Jobs-Day Guide: U.S. Payrolls, Participation, Wages and Hours

Photographer: Meg Roussos/Bloomberg

Workers move containers of blueberries to be boxed for shipping inside a packaging facility in Scholls, Oregon, U.S., on Sept. 3, 2014. Close

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Photographer: Meg Roussos/Bloomberg

Workers move containers of blueberries to be boxed for shipping inside a packaging facility in Scholls, Oregon, U.S., on Sept. 3, 2014.

Here’s what to look for when the Labor Department releases the September U.S. employment report today at 8:30 a.m. in Washington:

-- Payrolls, jobless rate: The median forecast in a Bloomberg survey projects employers added 215,000 workers last month after a disappointing 142,000 increase in August that was the smallest this year. That would maintain this year’s monthly average at around 215,000 and keep 2014 on track for the strongest job growth in 15 years. The jobless rate is projected to hold at a six-year low of 6.1 percent.

Related:

-- “Everybody expects August to be a one-off and for us to rebound,” said Sam Bullard, senior economist at Wells Fargo Securities LLC in Charlotte, North Carolina, which forecast a 205,000 payroll gain. “We expect the trend rate of payroll growth to be maintained at around 225,000 for the remainder of this year and next.”

Wages, Hours

-- Wages, hours: Average hourly earnings of all workers are forecast to climb 2.2 percent in September from the same month a year earlier. From 2000 through 2007, earnings for non-supervisory workers rose an average 3.2 percent a year. Since then, they’ve averaged 2.4 percent growth. Economists project the average workweek held at 34.5 hours.

-- Weaker wage growth and labor market slack have been among concerns voiced by some officials at the Federal Reserve. There were 7.28 million employees working part-time involuntarily in August, up from 4.62 million when the recession began in December 2007. The number of workers discouraged by job prospects and no longer looking for work was 775,000 in August compared with 392,000 seven years earlier.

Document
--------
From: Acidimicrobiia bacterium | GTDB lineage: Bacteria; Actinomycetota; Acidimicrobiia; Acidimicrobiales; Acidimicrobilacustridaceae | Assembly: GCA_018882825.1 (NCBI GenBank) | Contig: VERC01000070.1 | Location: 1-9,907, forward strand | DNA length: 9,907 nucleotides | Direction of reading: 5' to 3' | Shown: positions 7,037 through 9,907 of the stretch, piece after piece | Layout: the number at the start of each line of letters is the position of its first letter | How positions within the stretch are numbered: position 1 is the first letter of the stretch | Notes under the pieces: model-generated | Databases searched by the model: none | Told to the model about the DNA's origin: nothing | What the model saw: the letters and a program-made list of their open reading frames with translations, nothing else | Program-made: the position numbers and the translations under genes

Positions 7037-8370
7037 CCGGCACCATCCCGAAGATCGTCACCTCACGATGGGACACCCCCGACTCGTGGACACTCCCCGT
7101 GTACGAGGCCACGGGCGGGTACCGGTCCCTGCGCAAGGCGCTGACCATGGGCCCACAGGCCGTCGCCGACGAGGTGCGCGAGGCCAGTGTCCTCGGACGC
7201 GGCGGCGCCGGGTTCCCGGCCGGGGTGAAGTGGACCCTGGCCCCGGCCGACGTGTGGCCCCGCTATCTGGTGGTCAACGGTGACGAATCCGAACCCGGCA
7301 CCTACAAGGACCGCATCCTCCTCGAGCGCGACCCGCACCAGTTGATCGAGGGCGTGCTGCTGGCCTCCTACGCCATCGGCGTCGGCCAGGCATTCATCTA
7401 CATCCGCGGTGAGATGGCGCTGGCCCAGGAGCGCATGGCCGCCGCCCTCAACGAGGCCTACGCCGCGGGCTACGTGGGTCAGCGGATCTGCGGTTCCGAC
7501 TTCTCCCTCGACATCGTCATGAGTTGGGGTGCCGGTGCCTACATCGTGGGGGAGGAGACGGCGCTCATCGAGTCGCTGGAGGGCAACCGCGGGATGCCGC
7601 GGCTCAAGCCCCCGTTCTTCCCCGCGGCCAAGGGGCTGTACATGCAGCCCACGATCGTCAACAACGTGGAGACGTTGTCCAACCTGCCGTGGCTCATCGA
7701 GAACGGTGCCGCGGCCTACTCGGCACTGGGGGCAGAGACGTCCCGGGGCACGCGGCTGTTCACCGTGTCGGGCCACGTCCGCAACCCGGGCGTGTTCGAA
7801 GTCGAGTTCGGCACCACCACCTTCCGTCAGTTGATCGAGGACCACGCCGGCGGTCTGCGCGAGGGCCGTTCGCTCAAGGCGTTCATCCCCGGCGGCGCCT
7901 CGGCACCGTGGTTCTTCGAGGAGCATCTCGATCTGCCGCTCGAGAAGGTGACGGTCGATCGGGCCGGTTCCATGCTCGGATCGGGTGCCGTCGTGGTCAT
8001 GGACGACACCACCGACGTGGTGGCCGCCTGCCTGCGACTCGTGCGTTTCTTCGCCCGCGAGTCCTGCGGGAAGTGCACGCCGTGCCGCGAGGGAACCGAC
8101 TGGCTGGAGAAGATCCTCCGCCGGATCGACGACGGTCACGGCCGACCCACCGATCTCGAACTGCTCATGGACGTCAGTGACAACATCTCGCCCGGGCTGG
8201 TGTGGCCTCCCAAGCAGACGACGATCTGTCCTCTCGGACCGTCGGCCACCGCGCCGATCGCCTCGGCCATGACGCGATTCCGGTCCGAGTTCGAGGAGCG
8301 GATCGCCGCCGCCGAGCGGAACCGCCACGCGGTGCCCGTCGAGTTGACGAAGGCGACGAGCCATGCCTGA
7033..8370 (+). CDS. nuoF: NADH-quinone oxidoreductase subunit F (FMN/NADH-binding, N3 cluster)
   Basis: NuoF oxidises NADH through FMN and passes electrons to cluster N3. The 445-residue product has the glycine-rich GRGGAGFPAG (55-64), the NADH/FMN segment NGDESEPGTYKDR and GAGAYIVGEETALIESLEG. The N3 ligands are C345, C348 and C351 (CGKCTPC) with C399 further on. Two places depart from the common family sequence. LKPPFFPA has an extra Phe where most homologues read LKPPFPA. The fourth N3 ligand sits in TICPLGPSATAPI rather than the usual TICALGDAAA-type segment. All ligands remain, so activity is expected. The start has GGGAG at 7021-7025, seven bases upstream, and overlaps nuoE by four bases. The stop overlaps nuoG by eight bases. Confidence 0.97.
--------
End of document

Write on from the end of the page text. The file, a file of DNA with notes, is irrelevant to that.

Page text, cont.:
-- “Why would employers give raises on a broad-based spectrum when there’s still this excess supply?” said Laura Rosner, U.S. economist at BNP Paribas in New York, whose payrolls forecast matched the survey median. “We’re going to have to see that slack really absorbed before we see wages go up.”

-- The incomplete labor-market rebound has Fed policy makers holding their benchmark interest rate near zero more than five years after the recession. The central bank quadrupled its balance sheet to more than $4 trillion in an effort to stimulate growth. “There are still too many people who want jobs but cannot find them, too many who are working part-time but would prefer full-time work,” Fed Chairman Janet Yellen said during a Sept. 17 press conference.

Participation Rate

-- Participation rate: The number of Americans working or looking for a job as a share of the civilian population 16 years old and older remains low by historical measures. The rate dipped to 62.8 percent in August, matching the lowest level since 1978.

-- Economists at Morgan Stanley in New York are among those forecasting the rate will hold steady for now. A projected 0.3 percentage point drop per year caused by the aging of the baby boom generation will probably be offset in the short run by the return of discouraged workers as the job market improves, they said in a research note.

Industry Breakdown

-- Industry breakdown: Automakers probably boosted payrolls last month after fewer plant closings to retool for the new-model year caused staffing to surge in July and slump in August. Cars and light trucks sold in the third quarter at the strongest pace since the first three months of 2006, according to industry data.

-- Retail employment also should rise after worker protests and walk-outs at New England merchant Market Basket contributed to a 17,100 decline in grocery-store employment in August.

-- “We’d be looking for a bounce in food and beverage employment and autos, which would be two special factors that we think would contribute to what is looking to be another strong report,” said Michael Gapen, a New York-based senior U.S. economist for Barclays Plc. “The broad array of labor market indicators look pretty solid, and then we have two special factors that we think could help boost the headline.”

To contact the reporter on this story: Lorraine Woellert in Washington at lwoellert@bloomberg.net

To contact the editors responsible for this story: Carlos Torres at ctorres2@bloomberg.net Vince Golle

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